Published: September 25, 2015
The Environmental Protection Agency accused Volkswagen of cheating the emission tests that all cars must pass before being released to the public.
Friday In 2012 the EPA noticed that the 2012 Volkswagen Jetta had much higher emissions of nitrogen oxides than when it was in a lab test. This is due to a software program that was installed in the cars. The program would change the emission results when the car was being tested. However when the car is being driven on a regular basis the emission of nitrogen oxides increases. The EPA has alleged that there were roughly 500,000 cars involved including other VW models including the Passat. Volkswagen will most likely face a criminal trial with penalties in the billions of dollars. This is just one of the current problems facing VW this year.
In December of 2014 VW tried to appease regulators by voluntary recalling their cars in the hopes to fix the problem. However at this point it is unclear whether they were trying to cover up their mistake or truly rectify the problem. The one thing that came out of the recall was the continued emission problems which lead to continued investigations. Junior international business major, Jason Martinez said “It will negatively affect the company because customers now live in places where emissions standards are highly regulated. This means that in order to correct this problem they will recall the vehicles with faulty software and fix the emission problem that will cost thousands of dollars per car.” Graduate occupational therapy major, Donna Opeikun agreed with Martinez saying consumers are going to rethink buying Volkswagens which will decrease sales.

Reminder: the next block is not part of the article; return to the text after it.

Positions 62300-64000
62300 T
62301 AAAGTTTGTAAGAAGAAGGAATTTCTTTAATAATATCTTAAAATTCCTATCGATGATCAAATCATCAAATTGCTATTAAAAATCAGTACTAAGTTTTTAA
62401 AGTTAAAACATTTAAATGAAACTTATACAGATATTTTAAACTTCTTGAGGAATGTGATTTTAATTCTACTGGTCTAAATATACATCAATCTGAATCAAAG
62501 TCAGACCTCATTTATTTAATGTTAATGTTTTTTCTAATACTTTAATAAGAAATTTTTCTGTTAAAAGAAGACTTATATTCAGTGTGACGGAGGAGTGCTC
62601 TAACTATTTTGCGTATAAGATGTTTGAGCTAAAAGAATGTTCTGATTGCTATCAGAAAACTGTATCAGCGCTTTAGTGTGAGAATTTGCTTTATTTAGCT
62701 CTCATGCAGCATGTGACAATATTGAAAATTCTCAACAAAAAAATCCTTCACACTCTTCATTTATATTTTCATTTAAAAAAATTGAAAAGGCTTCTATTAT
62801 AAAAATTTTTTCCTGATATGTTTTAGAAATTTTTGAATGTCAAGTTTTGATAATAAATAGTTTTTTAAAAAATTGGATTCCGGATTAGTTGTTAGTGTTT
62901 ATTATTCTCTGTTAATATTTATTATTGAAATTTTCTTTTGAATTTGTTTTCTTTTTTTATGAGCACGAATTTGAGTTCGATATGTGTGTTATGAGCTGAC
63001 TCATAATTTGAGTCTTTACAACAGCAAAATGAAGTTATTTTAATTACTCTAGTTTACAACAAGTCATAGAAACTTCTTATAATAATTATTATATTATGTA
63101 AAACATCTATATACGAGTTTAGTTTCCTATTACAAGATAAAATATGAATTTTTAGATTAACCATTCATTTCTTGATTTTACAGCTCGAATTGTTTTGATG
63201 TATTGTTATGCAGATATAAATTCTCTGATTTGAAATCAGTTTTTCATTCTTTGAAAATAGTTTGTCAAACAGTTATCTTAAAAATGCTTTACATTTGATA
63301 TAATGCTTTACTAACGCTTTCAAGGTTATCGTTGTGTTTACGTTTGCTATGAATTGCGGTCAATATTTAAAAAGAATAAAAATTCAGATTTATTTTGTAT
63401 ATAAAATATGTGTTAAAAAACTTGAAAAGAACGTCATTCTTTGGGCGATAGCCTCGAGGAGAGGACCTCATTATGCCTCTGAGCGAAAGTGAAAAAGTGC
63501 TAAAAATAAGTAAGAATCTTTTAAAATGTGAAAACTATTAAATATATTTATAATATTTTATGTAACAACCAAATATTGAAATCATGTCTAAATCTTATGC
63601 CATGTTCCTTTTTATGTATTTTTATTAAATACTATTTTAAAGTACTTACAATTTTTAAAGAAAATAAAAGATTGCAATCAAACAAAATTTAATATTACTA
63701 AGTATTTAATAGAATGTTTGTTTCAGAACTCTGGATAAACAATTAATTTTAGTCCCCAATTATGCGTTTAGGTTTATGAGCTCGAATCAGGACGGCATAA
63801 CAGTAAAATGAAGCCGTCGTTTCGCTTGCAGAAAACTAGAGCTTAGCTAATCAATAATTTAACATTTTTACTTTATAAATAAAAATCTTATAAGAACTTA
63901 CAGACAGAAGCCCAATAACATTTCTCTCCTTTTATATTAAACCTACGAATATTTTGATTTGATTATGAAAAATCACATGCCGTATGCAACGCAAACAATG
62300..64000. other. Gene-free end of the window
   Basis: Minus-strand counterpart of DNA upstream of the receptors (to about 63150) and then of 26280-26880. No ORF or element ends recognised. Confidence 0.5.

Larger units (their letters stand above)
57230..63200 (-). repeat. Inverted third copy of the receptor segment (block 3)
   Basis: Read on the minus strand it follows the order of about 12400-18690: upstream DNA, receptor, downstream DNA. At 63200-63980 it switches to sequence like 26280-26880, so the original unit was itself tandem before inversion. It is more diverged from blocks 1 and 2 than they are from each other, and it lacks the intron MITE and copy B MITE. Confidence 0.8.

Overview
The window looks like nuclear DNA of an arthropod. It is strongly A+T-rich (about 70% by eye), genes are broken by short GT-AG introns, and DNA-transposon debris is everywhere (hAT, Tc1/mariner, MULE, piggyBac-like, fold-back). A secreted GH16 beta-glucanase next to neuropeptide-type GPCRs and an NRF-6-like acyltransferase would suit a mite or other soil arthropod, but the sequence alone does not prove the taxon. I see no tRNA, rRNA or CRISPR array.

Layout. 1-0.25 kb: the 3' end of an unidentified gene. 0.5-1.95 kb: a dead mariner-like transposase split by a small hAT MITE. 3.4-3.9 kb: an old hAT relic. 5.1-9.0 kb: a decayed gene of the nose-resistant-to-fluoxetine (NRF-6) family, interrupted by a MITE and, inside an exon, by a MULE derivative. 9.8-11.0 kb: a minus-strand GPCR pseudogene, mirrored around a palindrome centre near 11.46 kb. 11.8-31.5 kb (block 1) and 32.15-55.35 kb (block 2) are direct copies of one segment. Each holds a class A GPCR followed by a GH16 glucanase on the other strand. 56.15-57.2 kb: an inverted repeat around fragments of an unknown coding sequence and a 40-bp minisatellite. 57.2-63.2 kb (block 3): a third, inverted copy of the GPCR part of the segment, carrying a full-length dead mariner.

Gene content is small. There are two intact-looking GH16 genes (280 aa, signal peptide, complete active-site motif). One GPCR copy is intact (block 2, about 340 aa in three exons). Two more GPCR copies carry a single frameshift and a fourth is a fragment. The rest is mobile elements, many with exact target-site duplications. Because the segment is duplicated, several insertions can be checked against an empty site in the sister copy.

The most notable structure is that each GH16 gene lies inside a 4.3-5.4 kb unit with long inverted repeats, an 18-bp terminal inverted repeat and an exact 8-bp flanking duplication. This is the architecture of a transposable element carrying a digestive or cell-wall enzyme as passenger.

VW CEO Martin Wilkerkorn has been having a rough year with the company due to falling sales in the U.S. and China. These have caused major lashouts against him including a coup to try to force him out. He currently has the backing of the majority stock holder, but with a company that has $203 billion in sales and 600,000 employees who knows what the future could hold. Currently Wilkerkorn is doing all he can to rectify the problems caused by the firm. Peter Anderson, Ph.D., a marketing professor here at The University said, “Companies like that will be okay because they have a strong brand name. People will forget after a few months as long as they pay the monetary fines.” When asked if Wilkerkorn will be able to hold on to his job Anderson said, “If it’s just in the U.S., then I don’t think they will fire the CEO. Still, for the shareholders it doesn’t matter if the cost is great enough.”
It is unclear what the rest of the year will bring for VW but we can be positive that this will have been a very costly mistake for the company.